Diving in Queensland

There are endless opportunities to explore the waters of the Great Barrier Reef all year-round. From snorkelling off the shore of an island to exploring the outer reef on a day trip. 

Discover sparkling blue seas set against crystal white sand and tropical islands. This part of Australia is home to a colourful kaleidoscope of reefs, shoals, coral cays and intriguing shipwrecks teeming with tropical marine life.

Queensland offers open water, wreck and night diving, specialist dive and liveaboard tours in the Great Barrier Reef, Coral Sea and the cooler, subtropical waters of Southern Queensland.

First-time divers can learn to dive with an introductory ocean or resort dive, or at one of Queensland’s world-class specialist diver training facilities.


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Holmes Reef Dive Site

Horn Island, Torres Area
Holmes Reef is the closest Coral Sea Reef to Cairns and often visited on special expeditions to the Northern Coral Sea. The reef is actually split into two sections, known as East Holmes and West Holmes, and both have large lagoons with safe anchorages.

Henderson Rock Dive Site

Moreton Island, Brisbane Area
Free Entry
Henderson Rock, on the eastern side of Moreton Island, is one of Brisbane's better and less frequented dive sites. With lots of deep ledges, overhangs and caves hiding behind kelp, these mysterious rocks have many secrets to be discovered.

Boat Rock Dive Site

North Stradbroke Island, Redland City Area
Boat Rock is an action packed dive site located off Brisbane’s North Stradbroke Island. While always a sensational dive, it is the least dive site in the area as it is generally washed by strong currents, is a tricky spot to anchor and is a site best suited to experienced divers.

Turtle Bommie

Cairns, Cairns Area
Turtles are often encountered on the dive sites off Cairns and a good place to encounter one is Turtle Bommie. This magic dive site is located off Saxon Reef, with the terrain made up of coral gardens and a collection of small and large bommies in depths to 15 metres.

Fish Bowl Dive Site

Cairns, Cairns Area
Divers wanting to encounter a great variety of reef fish are highly recommended to visit the Fish Bowl. This lovely dive site is located off Cairns and situated on the western side of Hastings Reef. The terrain at Fish Bowl is a mix of coral gardens and coral heads that form a bowl shape, but divers will also find gutters, ledges and walls in depths to 18 metres.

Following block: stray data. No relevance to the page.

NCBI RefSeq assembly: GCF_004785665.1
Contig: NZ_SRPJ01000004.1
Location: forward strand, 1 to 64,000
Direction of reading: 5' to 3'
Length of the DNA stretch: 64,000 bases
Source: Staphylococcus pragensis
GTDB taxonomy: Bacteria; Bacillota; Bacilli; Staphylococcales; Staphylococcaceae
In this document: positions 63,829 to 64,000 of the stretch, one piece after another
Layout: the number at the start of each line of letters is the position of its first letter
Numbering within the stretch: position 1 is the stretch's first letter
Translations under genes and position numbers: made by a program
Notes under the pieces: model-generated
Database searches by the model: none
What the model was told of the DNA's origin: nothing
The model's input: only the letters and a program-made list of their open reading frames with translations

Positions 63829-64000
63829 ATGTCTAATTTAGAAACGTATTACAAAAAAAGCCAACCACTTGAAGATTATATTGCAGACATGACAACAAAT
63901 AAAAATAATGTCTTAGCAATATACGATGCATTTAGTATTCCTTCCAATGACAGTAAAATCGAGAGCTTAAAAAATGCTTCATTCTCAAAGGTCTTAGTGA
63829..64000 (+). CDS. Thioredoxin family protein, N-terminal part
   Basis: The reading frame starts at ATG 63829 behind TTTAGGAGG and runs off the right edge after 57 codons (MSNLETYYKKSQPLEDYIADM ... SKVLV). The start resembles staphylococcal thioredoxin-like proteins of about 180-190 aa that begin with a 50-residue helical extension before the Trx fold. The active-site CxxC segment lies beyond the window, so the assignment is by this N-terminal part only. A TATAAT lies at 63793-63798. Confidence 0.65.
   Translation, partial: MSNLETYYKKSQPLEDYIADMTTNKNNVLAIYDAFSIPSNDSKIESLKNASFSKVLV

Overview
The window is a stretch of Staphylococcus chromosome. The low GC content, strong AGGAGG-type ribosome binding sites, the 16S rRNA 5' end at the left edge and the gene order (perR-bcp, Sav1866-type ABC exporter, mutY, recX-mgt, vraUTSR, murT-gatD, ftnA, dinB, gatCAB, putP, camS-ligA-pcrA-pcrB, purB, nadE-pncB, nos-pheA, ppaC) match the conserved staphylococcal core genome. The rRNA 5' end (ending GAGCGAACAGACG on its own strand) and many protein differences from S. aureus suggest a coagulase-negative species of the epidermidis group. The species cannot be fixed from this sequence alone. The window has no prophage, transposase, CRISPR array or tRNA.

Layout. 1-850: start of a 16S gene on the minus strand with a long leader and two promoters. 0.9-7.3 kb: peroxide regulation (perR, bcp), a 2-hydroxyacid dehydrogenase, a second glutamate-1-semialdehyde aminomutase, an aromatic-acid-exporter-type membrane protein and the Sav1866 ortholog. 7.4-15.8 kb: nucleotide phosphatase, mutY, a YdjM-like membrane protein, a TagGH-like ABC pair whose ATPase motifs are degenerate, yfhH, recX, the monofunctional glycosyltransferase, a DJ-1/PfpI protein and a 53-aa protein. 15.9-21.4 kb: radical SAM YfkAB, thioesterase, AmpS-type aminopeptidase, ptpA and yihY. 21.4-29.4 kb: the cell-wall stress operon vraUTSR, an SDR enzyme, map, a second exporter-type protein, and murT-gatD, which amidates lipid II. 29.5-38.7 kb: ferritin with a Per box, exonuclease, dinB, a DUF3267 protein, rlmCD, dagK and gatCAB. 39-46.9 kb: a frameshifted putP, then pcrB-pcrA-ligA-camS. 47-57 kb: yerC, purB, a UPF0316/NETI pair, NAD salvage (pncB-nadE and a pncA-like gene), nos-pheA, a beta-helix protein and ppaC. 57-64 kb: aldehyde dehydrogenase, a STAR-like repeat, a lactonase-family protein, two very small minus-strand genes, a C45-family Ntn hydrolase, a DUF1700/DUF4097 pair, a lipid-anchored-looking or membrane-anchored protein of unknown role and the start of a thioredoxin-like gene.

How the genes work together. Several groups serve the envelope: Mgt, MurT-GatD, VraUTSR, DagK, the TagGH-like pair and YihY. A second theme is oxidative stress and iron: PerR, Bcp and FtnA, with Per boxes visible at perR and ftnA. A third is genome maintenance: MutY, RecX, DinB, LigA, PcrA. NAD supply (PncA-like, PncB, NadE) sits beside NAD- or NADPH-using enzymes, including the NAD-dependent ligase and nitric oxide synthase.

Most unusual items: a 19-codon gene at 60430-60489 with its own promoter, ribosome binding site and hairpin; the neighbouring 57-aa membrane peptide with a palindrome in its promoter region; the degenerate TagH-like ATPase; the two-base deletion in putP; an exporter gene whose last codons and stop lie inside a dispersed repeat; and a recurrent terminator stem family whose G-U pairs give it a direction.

Heron Bommie

Heron Island, Gladstone Area
Heron Island’s most famous dive site is the always spectacular Heron Bommie. Located just outside the harbour, this group of six bommies is found on a sandy slope in depths from 8 metres to 18 metres. The bommies themselves are colourful, decorated with corals, but are often ignored as divers are two busy marvelling at the fish, turtles and other marine life.

Shag Rock Dive Site

North Stradbroke Island, Redland City Area
Free Entry
Shag Rock is located off Brisbane’s North Stradbroke Island and is one of those all-weather sites that is very under-appreciated at times. Surrounding Shag Rock are rocky reefs and coral gardens in depths from six to 20 metres.

Roy Rufus Artificial Reef Dive Site

Hervey Bay, Fraser Coast Area
The most popular dive site in Hervey Bay is the Roy Rufus Artificial Reef. Located off the eastern side of Big Woody Island, this large artificial reef was started in 1968 and covers a wide area in depths to 18 metres.

False Entrance Dive Site

Cairns, Cairns Area
A large bay cutting into the reef edge at Osprey Reef, which looks like another lagoon entry point, gave this site its name of False Entrance. This bay has gutters and bommies for divers to explore in depths to 30 metres, before coming to a wall that drops into the abyss.

Barolin Rocks Dive Site

Bargara, Bundaberg Area
Free Entry
Head to the Woongarra Marine Park on the outskirts of Bundaberg to find some of the most brilliant and easy-to-access shore diving in Queensland. There's something different everywhere you look - turtles, rays, sea snakes, nudibranchs, moray eels, a wide variety of reef fish and coral and even wobbegong sharks.
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